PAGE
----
(JTA) — Ever since I moved to the U.S. from Israel, every late November felt like the beginning of a month-long assault. Every store, business and doctor’s office blared Christmas songs, streets were decorated with ostentatious light shows and seemingly everything became green and red — which, as an art school grad, I found personally offensive to my design sensibilities.
Then there were the Christmas sweaters. I admit I have a love of tacky knitwear — but I couldn’t get behind these garish monstrosities that flaunted a holiday that I didn’t celebrate but couldn’t escape from.
So I was thrilled when, three years ago, I saw a friend at a holiday party wearing a cozy sweater with a familiar pattern on it — dreidels with Hebrew letters, perfectly if garishly designed. I ran across the room and accosted her. “Where did you get that sweater?!”
That was the beginning of my love affair with Hanukkah knitwear. I now have about half-dozen Hanukkah wearables. My favorite is a cardigan called “The Spinster,” the same one I saw at that party, with big, nostalgic corozo buttons. Yes, I have way more sweaters than I probably need, but I treasure them. They feel like my armor in the war that Christmas seems to be waging against me every time the holiday season comes around.
Since then, the Hanukkah knitwear market has grown significantly. While there are fewer Hanukkah sweaters than the Christmas variety — for obvious reasons — nowadays you can find everything from cute cardigans at Target done up with hanukkiot and boxed gifts to more controversial pieces, like the borderline misogynistic one sold (and later pulled) at Nordstrom last year. There’s an abundance of cheap, cheerful Hanukkah options on Etsy — heck, even Whoopi Goldberg jumped on the Hanukkah sweater bandwagon this season with a cutesy, bejeweled octopus design.
The Hanukkah sweater, like American-style Hanukkah itself, is a custom that expanded in a “what about us?” reaction to Christmas celebrations. “Ugly Christmas sweater parties” have been a thing since the early 2000s, although it wasn’t until a decade later that Time magazine noted the trend in an article declaring that “the tops are bigger than ever, but in a very hipstery, oh-so-ironic way.”
That first Hanukkah sweater I spotted was the brainchild of Carin Agiman, a graphic designer in California. In 2012, she launched a Kickstarter campaign to fund Geltfiend, a sweater line featuring high-quality Hanukkah knitwear with smart designs.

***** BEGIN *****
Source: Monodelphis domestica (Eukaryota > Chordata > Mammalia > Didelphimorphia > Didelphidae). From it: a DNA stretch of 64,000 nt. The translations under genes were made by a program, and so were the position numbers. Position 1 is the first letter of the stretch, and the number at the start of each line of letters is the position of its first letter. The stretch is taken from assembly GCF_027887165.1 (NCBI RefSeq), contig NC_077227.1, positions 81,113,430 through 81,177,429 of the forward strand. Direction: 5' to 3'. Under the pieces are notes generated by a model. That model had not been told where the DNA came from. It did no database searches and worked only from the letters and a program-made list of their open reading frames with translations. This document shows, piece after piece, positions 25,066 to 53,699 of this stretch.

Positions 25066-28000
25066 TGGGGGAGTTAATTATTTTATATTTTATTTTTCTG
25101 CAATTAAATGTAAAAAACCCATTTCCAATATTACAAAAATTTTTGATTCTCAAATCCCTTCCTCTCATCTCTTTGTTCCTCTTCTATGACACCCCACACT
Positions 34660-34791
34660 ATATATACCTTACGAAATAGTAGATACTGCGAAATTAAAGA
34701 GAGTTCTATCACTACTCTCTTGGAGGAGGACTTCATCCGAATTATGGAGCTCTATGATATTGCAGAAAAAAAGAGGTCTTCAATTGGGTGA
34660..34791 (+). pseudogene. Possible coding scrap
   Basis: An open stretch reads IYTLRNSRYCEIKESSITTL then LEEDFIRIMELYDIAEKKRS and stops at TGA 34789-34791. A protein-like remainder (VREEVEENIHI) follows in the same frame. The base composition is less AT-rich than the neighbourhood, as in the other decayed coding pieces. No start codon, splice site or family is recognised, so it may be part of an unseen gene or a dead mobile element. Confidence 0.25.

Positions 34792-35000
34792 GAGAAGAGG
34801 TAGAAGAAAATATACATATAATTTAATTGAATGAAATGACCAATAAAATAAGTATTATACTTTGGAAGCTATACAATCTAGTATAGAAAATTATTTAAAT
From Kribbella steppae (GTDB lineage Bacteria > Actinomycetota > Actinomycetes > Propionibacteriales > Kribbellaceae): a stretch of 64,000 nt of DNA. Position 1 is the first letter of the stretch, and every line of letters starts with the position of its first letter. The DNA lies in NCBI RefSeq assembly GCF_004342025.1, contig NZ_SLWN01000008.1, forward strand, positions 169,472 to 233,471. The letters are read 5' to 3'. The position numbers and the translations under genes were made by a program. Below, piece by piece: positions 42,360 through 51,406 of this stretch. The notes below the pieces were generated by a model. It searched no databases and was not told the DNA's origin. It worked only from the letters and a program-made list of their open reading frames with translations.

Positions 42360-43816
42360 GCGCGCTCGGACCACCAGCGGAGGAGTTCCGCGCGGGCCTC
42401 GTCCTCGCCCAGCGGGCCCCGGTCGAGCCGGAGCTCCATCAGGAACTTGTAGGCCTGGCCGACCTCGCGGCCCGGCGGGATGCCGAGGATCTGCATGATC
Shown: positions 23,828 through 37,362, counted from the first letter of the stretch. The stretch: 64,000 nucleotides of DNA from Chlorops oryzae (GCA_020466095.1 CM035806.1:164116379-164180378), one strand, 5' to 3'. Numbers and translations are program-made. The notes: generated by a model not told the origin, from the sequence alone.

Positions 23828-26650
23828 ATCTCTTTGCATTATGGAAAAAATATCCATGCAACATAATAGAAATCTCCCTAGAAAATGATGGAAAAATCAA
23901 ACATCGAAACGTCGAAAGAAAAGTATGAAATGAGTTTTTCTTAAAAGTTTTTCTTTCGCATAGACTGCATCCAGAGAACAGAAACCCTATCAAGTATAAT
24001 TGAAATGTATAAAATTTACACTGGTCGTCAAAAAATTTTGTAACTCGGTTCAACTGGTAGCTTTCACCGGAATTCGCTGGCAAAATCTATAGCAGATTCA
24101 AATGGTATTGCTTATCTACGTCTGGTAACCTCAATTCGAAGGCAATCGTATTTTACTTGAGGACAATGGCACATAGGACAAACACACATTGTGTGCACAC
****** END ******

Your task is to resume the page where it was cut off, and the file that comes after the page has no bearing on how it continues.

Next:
“I had spent the previous Hanukkah looking for Hanukkah sweaters to wear to ugly Christmas sweaters parties because I couldn’t quite stomach the idea of wearing a Christmas sweater,” Agiman told me. “I didn’t want to be that person who just waited for someone else to make the thing that I really wanted, so I took the money from my tax refund and had samples made at this factory in L.A.”
Agiman then put together a photo shoot with the sweaters called Santa’s first Hanukkah, assembled a video and launched her Kickstarter campaign. She got full funding, over $20,000.
She worked with a California-based manufacturers, making sure every little detail was perfect. “You’re dealing with these huge machines, if you want the pattern to land in the right place, that takes a lot of work,” she said. Many of the sweaters were inspired by mid-century designs, and everything from the fit to the names, like “Spinmaster,” were meticulously crafted.
Agiman saw her ideal client as “Someone who cares about the quality of the things they buy and they wear,” she said. “They want something that’s clever and not so obvious, someone who is really into being Jewish and the cultural aspect of it, not necessarily religious.”
But her customers ended up being more eclectic she expected — she got quite a few orders from Orthodox Jews, and from non-Jews too. Even Matisyahu reportedly has a sweater, she said.
Agiman kept the business going for four years — three years as a side gig, and then, in 2015, as a full-time job. But despite the positive response to her designs, she couldn’t make Geltfiend a viable business.
By the end, Agiman said, “I think we sold over 5,000 sweaters, over $400,000 worth of sweaters,” yet “we barely broke even.”
“I felt proud of it,” she added. “I gave it all that I had. It felt like a good note to end things on. I’d rather do something that I love and then let it go.”
Making sweaters is a complicated business. Unlike t-shirts, which you can design and manufacture in a matter of days, knitwear is usually manufactured overseas and in big quantities. There are mandatory minimums. It’s hard to get a business off the ground. But one Jewish sweater maven managed to get it done.
A year before Agiman launched her line, Evan Mendelsohn, a lawyer, and his friend Nick Morton, an endodontist, founded a sweater company called Tipsy Elves.
“We’d always enjoyed dressing up and wearing fun holiday clothes and we realized there was no one making fun apparel,” Mendehlsohn said. So, they decided to launch their own holiday clothes company. That year, they sold 5,000 sweaters, he said.
The next year, Mendehlson quit his job. You may have guessed by the name — Tipsy Elves doesn’t just peddle Hanukkah wares. It sells Christmas sweaters — lots and lots of ridiculous Christmas sweaters. But they make Hanukkah sweaters, too. This season, they have about six of them. Including one that you might recognize as the one Seth Rogen wore in the film “The Night Before.”
Unlike Agiman and me — who are Hanukkah purists — Mendehlsohn has a much more lighthearted approach to the holiday sweater dilemma.
“My dad is Jewish and my mom is Catholic, so I was raised doing a little bit of both,” he said.
As for Agiman — who’s still shipping leftover Geltfiend stock via Amazon — she’s kept the Hanukkah spirit alive: “The food is my favorite, the sufganiyot, the latkes, the gelt!” she said. “I think I’m just really really in love with that.”